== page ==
Clive Bundy breaks out the porch monkey stereotype / slur

That’s what that slur is, ladies and gentleman.

Anyway, Bundy Ranch was fun while it lasted as whatever it was…

Here’s the thing, or a thing.  You read his words, and it’s obvious as cornpone, common man wisdom.  Rugged old-timer saying how the country is going to hell is actually a pretty standard trope.  And within what are some very unenlightened observations about black people, Bundy is not actually being malevolent, racially or otherwise.

But that’s a nuance that I don’t expect to be appreciated, and I do not lament that it’s not.  Bundy is just too retrograde and anachronistic and ignorant for Bundy and Bundy ranch to be a standard bearer for whatever we think it ought to say about limited government.

I’m mindful here that Bundy is merely expressing Paul Ryan’s version of sociology, but with phrases and wording that are now unacceptable against contemporary norms.  Inasmuch as Ryan’s words were actually acceptable themselves, this being a matter of some contention.

I am convinced this discussion of what class of people takes welfare and has babies out of wedlock is in fact completely useless.  It almost always devolves into ugliness, and there is not actually a policy question to be addressed there.   So Republicans might as well stop.  But they won’t, I’m sure.

Pardons and Commutations, more news

 This is moving along:

I’m a bit impatient.  I could figure out who to commute in about two hours.  Given access to the incarcerated database, the query is CRIME = NONVIOLENT AND TIMESERVED > 10 YEARS.  You get back a results list, and that’s who you commute Mr. President.  Done. 

But, there is a need for process I suppose…

I asked here a couple days ago how it could be that Ronald Rodgers, Director at the Office of Pardon Attorney, was an ambiguous decision at this time.  IE, why was he still the Director.  He hadn’t forwarded any guidance to approve commutations in several years, and the guidance he did forward was materially untruthful on at least one noteworthy occasion.    He had been revealed as not faithfully executing the mission of the office and seems to have gone further in actually acting with some malice both towards the incarcerated and the President.  And ain’t that quite something?  The Obama Administration and the Holder DOJ went 5 years not bothering to observe whether they had an actual civil servant running this bureau rather than the warden from Shawshank Redemption.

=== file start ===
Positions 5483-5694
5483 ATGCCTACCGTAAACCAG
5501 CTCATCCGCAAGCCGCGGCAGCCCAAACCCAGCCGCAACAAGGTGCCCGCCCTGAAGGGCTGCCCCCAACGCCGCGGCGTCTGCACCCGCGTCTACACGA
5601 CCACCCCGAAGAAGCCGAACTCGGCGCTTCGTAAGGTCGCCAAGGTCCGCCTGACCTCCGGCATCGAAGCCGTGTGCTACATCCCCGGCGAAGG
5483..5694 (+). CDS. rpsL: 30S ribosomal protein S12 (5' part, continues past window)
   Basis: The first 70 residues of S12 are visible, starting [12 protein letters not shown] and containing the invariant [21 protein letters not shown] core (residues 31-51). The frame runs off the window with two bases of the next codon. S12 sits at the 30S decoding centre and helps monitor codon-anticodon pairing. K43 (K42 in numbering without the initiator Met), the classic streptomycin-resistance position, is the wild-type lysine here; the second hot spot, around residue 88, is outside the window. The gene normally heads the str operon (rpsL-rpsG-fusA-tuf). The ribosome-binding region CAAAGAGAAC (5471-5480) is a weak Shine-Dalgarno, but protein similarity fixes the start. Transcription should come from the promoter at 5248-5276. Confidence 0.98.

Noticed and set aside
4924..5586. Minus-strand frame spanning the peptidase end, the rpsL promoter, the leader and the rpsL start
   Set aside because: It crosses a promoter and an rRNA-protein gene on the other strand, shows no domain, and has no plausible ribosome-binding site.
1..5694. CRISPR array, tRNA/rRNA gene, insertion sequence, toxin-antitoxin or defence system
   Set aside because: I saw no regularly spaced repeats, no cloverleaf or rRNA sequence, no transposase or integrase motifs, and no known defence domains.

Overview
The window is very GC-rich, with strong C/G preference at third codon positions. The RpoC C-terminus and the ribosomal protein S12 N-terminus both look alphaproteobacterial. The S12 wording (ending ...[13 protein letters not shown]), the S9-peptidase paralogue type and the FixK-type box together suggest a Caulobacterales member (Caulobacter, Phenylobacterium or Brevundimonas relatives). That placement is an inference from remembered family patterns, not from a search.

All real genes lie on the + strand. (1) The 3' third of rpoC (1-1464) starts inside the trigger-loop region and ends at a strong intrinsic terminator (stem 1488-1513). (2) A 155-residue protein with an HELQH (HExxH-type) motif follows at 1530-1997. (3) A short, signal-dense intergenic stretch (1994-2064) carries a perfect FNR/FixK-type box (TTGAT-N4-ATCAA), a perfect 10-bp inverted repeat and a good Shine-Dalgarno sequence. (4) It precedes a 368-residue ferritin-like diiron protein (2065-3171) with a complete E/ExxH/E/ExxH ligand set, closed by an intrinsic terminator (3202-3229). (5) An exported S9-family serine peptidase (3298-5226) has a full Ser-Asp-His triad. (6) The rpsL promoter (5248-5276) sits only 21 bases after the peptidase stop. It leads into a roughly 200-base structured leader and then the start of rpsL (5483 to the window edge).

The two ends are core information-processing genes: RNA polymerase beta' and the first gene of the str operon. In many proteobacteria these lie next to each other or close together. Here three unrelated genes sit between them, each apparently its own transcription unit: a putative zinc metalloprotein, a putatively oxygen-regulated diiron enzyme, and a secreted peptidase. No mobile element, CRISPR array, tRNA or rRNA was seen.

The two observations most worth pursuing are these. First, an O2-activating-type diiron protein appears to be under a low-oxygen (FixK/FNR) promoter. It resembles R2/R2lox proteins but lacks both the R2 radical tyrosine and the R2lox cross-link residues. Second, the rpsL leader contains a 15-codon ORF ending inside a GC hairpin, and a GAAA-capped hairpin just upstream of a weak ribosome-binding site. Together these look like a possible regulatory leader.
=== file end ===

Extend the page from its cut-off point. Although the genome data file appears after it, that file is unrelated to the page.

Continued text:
Well the ambiguity is gone.  Rodgers ‘resigned’, IE, was told to resign or be fired. 

You read the stories and you see this guy Rodgers was a Bush appointee and you might say ‘well that explains a lot’.  Who knows, maybe it does.  Rodgers was ex-military and that carries a lot of weight I guess when Republican appointments get made.

Looking back, it certainly was an awful appointment.  If that’s not bad enough, it took five years apparently to ferret this guy out as a bad apple. 

That’s the Obama administration’s fault.  Now you can certainly say, gee, they have a lot of things going on, things take the time they take.  And this is true.  But Eric Holder is the one with oversight here, and he has bad raps for incompetence and self-aggrandizement that date back to the Clinton Administration.  These ‘bad raps’ were about pardons.  Holder was the bag man when Marc Rich bribed the Clinton Administration for a pardon.  Is that expressed too harshly?  I’d be interested to know why.